X blocks searches for Taylor Swift after deepfake image spread

29 January 2024, 10:44

2023 music review
2023 music review. Picture: PA

Searching for the singer’s name now prompts an error message on X, with the platform confirming it had halted searches while it tackles the issue.

Social media platform X has blocked searches linked to Taylor Swift after fake, AI-generated explicit images of the pop star were posted to the site.

Attempted searches for “Taylor Swift” currently return no results on the platform, formerly known as Twitter, with users instead shown an automated error message.

Joe Benarroch, head of business operations at X, told the Wall Street Journal that the move was a “temporary action” and had been done “with an abundance of caution” as the site “prioritise safety on this issue”.

AI safety summit
X owner Elon Musk has been criticised since his takeover of the site for cutting back the platform’s content moderation teams (Kirsty Wigglesworth/PA)

It is not clear how long the search block will remain in place.

The graphic, fake images of Swift began to appear online last week, with fans of the singer quickly mobilising to swamp the platform with real images of the star, as well as lobbying the Elon Musk-owned platform to take stronger action against the images and the accounts accused of spreading them.

In a statement released on Friday, X said posting such content was “strictly prohibited” and it had a “zero-tolerance policy” towards it.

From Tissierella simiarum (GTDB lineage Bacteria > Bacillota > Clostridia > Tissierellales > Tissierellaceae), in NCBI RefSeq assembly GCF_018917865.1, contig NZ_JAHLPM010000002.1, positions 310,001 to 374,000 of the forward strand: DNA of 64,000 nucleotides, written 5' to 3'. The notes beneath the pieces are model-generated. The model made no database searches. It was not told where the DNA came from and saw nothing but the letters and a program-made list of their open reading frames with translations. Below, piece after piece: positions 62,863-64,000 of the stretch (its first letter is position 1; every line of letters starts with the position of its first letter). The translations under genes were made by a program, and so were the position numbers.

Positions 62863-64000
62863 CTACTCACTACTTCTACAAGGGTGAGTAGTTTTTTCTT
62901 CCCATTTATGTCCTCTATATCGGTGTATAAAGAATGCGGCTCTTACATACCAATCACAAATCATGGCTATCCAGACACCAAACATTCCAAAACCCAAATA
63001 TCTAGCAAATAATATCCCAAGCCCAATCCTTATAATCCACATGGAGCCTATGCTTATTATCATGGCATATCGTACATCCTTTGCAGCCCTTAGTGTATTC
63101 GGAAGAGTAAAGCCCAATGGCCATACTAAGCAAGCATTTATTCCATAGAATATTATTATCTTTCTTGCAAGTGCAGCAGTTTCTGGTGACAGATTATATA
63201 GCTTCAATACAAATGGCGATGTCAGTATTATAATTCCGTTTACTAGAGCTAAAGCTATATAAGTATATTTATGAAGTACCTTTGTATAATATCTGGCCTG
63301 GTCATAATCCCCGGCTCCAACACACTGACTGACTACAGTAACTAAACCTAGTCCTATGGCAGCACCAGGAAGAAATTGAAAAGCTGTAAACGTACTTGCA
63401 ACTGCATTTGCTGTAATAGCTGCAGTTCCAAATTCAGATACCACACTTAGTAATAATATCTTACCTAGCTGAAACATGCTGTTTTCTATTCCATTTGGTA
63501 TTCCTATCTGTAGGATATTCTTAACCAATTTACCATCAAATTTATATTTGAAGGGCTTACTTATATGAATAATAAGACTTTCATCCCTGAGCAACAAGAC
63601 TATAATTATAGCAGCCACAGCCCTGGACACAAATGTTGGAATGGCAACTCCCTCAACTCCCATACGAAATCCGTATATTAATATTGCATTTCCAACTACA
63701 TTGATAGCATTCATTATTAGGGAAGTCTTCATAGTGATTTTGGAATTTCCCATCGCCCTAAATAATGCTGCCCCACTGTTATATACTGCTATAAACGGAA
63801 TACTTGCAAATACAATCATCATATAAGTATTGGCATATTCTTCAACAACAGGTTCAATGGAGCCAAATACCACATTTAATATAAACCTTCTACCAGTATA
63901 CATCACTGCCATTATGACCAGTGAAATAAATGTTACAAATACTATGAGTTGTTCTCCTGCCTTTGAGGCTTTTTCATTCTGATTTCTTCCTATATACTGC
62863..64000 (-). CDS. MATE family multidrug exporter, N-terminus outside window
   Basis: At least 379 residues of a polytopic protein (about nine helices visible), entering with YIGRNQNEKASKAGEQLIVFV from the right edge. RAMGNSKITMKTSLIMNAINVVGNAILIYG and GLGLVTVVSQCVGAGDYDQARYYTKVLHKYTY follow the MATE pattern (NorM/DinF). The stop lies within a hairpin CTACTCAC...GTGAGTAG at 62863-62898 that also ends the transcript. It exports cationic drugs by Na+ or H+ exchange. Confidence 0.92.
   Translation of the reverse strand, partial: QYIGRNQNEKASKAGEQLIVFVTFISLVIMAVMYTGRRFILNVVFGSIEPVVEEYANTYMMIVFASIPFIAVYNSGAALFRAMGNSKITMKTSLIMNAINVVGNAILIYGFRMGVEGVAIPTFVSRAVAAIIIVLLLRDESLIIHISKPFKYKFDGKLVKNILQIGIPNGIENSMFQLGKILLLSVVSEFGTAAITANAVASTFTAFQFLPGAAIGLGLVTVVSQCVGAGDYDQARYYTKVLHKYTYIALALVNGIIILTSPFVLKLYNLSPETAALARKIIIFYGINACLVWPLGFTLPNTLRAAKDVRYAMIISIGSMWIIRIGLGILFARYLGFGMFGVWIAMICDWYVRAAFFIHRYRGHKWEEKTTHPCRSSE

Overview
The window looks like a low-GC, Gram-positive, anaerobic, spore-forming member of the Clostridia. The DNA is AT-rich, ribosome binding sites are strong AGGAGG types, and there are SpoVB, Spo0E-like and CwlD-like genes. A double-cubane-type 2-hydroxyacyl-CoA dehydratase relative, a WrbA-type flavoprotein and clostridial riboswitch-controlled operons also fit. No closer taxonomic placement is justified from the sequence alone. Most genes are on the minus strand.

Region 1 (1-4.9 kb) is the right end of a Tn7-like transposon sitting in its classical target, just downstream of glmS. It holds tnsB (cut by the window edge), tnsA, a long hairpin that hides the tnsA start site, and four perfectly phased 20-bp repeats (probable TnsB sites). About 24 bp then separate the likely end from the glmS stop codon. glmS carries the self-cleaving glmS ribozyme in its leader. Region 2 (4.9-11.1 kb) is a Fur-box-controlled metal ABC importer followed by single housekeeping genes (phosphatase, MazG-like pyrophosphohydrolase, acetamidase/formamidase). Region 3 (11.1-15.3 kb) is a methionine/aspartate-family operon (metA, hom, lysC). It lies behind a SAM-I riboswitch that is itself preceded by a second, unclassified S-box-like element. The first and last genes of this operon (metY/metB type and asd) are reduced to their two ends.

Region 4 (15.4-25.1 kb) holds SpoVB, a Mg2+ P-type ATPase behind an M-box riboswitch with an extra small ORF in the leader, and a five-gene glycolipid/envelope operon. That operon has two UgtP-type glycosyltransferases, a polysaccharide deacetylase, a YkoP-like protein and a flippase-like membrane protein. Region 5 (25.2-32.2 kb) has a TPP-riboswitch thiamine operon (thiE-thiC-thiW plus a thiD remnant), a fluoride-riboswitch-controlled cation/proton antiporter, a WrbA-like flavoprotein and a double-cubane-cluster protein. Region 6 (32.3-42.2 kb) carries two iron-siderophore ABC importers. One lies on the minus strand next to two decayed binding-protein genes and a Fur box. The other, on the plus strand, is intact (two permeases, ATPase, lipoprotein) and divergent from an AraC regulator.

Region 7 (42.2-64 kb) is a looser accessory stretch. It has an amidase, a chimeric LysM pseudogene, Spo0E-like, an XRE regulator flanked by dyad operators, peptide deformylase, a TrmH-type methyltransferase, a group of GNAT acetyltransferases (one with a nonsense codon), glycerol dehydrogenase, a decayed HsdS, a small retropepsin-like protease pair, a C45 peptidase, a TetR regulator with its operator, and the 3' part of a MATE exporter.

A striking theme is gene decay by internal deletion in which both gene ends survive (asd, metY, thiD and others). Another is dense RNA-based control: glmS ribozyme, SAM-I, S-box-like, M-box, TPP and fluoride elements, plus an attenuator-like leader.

Although the company did not mention Swift by name, it said: “Our teams are actively removing all identified images and taking appropriate actions against the accounts responsible for posting them.

“We’re closely monitoring the situation to ensure that any further violations are immediately addressed, and the content is removed. We’re committed to maintaining a safe and respectful environment for all users.”

X owner Elon Musk has been criticised since his takeover of the site for cutting back the platform’s content moderation teams, and pushing to allow more posts to remain on the site because of belief in “absolute free speech”.

Advances in artificial intelligence has made creating digitally altered and fake images easier and more accessible.

Industry experts have warned of the potential danger posed by AI-generated deepfakes and their potential to spread misinformation, particularly in a year that will see major elections in many countries, including the UK and the US.

Late last year, Technology Secretary Michelle Donelan said the Government expects to have “robust mechanisms” in place to combat such content before the next general election.

She said the Government was “concerned” about the potential impact of AI being used to create deepfakes and spread misinformation, adding that the issue was being taken “extremely seriously”.

By Press Association

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